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Fight rare neuro-immune disorders. Together.
The greatest characters start out life insignificant, and although my life has not seemed as extraordinary to me, it appears my life has affected those around me profoundly. How can I have such an effect on so many people, when I all I have ever done in my lifetime is live? I know my story is a bit different than most, but it is just my life.
Let me start at the beginning. I was born July 1, 1996 at the hospital in Pikeville, Kentucky. My parents divorced shortly after I was born, but remarried when I was a few months old. My brother was going to turn five years old the coming December. Nothing quite as extraordinary about me then; however, nine months after I was born something was going to happen that would change the future for me and my family.
One day in April 1997, everything seemed as if it was just another day. My parents went shopping for a double wide trailer since we were moving from Pike County to Pulaski County, Kentucky. My grandmother was babysitting me, and I am not sure where my brother was; although, I am pretty sure he was either being his goofy self or watching me since he had just become a proud big brother to a little sister who had not had the chance yet to annoy the tar out of him.
This day was not like any other day, if I remember the story correctly since I was still an infant. As the day progressed I developed a high fever, and like any loving grandmother would do, mine panicked slightly and called my parents. They took me to the hospital, where I was diagnosed with RSV; this is where everything started to change, and with me not knowing much of what was going on.
I recovered from it, but things weren’t as they used to be. At nine months old, I was saying a few words, and crawling faster than some of my family could walk. However, that all changed after I got RSV. After I recovered from my RSV, I wasn’t able to sit up anymore, and my crawl changed into a military style crawl. Like most parents, mine were concerned and took me to the doctor. He claimed that I was just a lazy baby, but he unwittingly set my mother’s temper off and (to put it nicely) she argued with him until he finally gave in and sent me to different doctors. When I was 18 months old, we went to Baltimore, Maryland to Johns Hopkins Hospital. There, I was diagnosed with Transverse Myelitis. TM has different levels, and I was fortunate (though some may say unfortunate, but I tend to see thing differently as you shall see) enough to just be paralyzed from the waist down. Most people would classify me as a crippled or handicapped person.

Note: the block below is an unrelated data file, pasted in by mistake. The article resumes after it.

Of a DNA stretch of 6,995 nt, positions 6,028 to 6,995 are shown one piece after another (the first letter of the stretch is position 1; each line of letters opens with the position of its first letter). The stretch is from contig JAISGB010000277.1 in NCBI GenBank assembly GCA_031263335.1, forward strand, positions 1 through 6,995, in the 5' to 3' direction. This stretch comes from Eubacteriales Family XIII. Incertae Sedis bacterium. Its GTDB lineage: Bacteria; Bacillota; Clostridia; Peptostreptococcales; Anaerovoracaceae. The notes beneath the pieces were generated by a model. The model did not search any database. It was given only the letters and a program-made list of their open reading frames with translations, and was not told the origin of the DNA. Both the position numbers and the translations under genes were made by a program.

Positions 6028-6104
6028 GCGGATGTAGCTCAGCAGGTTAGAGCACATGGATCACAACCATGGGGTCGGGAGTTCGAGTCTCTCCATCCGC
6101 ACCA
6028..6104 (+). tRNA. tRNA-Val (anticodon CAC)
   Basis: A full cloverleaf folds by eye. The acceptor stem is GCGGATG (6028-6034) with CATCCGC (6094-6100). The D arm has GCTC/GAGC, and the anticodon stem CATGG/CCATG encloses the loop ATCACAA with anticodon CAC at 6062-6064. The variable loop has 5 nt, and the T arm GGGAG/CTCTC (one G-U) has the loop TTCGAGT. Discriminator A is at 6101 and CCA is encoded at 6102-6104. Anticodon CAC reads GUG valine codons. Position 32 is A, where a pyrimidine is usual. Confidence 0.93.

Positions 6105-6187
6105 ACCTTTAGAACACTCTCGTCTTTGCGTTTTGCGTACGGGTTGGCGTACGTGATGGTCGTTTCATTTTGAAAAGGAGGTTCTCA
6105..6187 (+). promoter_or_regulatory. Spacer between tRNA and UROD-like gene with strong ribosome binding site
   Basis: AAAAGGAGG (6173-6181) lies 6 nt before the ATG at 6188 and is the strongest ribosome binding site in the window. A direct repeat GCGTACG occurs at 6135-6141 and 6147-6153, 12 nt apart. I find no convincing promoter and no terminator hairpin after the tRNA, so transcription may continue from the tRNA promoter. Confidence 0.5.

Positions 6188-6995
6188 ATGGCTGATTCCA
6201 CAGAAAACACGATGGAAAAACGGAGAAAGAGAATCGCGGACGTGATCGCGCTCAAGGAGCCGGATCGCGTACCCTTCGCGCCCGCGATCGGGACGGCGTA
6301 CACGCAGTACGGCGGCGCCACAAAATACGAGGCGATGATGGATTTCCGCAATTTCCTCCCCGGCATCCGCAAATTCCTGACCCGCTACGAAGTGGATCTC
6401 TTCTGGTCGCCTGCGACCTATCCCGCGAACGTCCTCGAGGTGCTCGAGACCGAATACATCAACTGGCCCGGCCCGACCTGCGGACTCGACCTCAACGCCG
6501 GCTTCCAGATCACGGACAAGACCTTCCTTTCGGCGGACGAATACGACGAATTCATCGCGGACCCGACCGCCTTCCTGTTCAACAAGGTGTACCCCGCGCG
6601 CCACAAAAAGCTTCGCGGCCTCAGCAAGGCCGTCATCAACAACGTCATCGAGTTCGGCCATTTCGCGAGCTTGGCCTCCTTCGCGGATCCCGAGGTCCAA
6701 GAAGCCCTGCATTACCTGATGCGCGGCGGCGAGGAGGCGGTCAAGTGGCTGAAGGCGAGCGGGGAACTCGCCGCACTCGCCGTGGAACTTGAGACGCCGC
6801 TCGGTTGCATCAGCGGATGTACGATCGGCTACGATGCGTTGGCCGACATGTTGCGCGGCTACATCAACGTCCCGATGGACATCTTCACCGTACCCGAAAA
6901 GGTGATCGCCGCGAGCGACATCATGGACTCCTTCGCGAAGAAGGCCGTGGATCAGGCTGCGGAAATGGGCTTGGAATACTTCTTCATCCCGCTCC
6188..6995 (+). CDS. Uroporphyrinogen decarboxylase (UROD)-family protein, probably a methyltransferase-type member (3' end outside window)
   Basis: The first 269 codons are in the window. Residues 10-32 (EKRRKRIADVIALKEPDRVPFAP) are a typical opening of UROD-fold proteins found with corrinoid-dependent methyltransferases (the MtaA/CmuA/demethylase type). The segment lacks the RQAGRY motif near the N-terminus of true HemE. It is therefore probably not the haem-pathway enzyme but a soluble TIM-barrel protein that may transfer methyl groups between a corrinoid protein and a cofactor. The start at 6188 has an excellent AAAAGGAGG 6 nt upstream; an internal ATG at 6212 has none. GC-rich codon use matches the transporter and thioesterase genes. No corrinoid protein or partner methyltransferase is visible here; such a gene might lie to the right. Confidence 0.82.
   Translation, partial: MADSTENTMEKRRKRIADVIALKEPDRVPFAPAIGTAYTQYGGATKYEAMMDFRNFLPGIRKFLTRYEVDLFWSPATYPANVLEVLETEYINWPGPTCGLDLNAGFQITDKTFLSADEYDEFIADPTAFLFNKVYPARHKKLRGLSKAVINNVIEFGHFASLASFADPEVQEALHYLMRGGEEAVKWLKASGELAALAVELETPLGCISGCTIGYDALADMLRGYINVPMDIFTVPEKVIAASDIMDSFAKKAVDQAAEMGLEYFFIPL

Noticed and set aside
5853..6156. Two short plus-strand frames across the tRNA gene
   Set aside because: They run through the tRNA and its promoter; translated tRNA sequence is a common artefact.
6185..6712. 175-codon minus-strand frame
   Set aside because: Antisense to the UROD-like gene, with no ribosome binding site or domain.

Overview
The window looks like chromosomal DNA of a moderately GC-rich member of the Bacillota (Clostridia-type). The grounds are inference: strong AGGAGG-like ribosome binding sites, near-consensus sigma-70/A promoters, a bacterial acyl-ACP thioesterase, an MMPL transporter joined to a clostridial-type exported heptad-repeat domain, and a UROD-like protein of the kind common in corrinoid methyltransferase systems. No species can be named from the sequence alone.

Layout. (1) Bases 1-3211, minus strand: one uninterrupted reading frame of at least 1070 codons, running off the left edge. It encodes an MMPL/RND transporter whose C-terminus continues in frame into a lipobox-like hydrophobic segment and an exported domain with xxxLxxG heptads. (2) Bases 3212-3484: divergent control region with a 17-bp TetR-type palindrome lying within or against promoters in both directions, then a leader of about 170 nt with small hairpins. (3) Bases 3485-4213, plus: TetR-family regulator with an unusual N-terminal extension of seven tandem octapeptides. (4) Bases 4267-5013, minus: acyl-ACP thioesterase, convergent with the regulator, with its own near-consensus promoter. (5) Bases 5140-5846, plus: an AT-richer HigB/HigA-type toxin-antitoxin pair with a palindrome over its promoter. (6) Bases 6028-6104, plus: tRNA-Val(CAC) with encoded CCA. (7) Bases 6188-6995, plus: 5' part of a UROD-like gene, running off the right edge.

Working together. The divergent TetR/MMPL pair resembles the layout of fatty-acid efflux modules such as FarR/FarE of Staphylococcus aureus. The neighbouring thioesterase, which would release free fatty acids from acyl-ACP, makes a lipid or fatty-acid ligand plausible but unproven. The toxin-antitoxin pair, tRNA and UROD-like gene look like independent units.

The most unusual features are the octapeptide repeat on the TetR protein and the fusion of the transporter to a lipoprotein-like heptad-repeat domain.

My life since then has not been like my peers lives have been, but it seems to me that it gave me a unique perspective on life. Even with that upside, there are still some parts of my life that have been difficult, but to me those difficulties are just an obstacle to overcome. I attend college at Asbury University where I am a double major in equine studies and psychology. I ride horses, I drive my GMC Sierra with hand controls, I am able to walk a little bit without using my crutches, I use an electric wheelchair to get around campus, and I have two amazing things that make life great; a horse named Blaze and a service dog named Archer.
I am hopeful that one day I can walk more without my crutches, work with therapeutic riding, and I hope to be able to train horses to work with people with disabilities. There are some lyrics in a song by Brenn Hill called Nothin’ In This Life that basically sums up what my life has been like and will be like, “he may never walk again but he will ride.”
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